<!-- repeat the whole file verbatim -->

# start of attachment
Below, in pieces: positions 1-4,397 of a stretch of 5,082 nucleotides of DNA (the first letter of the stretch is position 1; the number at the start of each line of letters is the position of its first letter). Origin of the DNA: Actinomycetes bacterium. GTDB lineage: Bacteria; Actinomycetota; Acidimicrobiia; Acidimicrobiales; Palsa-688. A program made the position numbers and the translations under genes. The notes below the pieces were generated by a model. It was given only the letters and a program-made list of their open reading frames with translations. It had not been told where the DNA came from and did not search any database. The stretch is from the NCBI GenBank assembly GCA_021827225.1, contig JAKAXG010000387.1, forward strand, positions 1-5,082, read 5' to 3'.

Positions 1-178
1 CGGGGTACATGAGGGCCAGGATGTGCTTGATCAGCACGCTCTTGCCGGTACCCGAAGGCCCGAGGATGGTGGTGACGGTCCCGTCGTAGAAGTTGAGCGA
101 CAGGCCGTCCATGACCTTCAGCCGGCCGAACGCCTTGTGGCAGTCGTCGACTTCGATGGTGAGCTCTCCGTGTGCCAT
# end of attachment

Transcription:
Below, in pieces: positions 1-4,397 of a stretch of 5,082 nucleotides of DNA (the first letter of the stretch is position 1; the number at the start of each line of letters is the position of its first letter). Origin of the DNA: Actinomycetes bacterium. GTDB lineage: Bacteria; Actinomycetota; Acidimicrobiia; Acidimicrobiales; Palsa-688. A program made the position numbers and the translations under genes. The notes below the pieces were generated by a model. It was given only the letters and a program-made list of their open reading frames with translations. It had not been told where the DNA came from and did not search any database. The stretch is from the NCBI GenBank assembly GCA_021827225.1, contig JAKAXG010000387.1, forward strand, positions 1-5,082, read 5' to 3'.

Positions 1-178
1 CGGGGTACATGAGGGCCAGGATGTGCTTGATCAGCACGCTCTTGCCGGTACCCGAAGGCCCGAGGATGGTGGTGACGGTCCCGTCGTAGAAGTTGAGCGA
101 CAGGCCGTCCATGACCTTCAGCCGGCCGAACGCCTTGTGGCAGTCGTCGACTTCGATGGTGAGCTCTCCGTGTGCCAT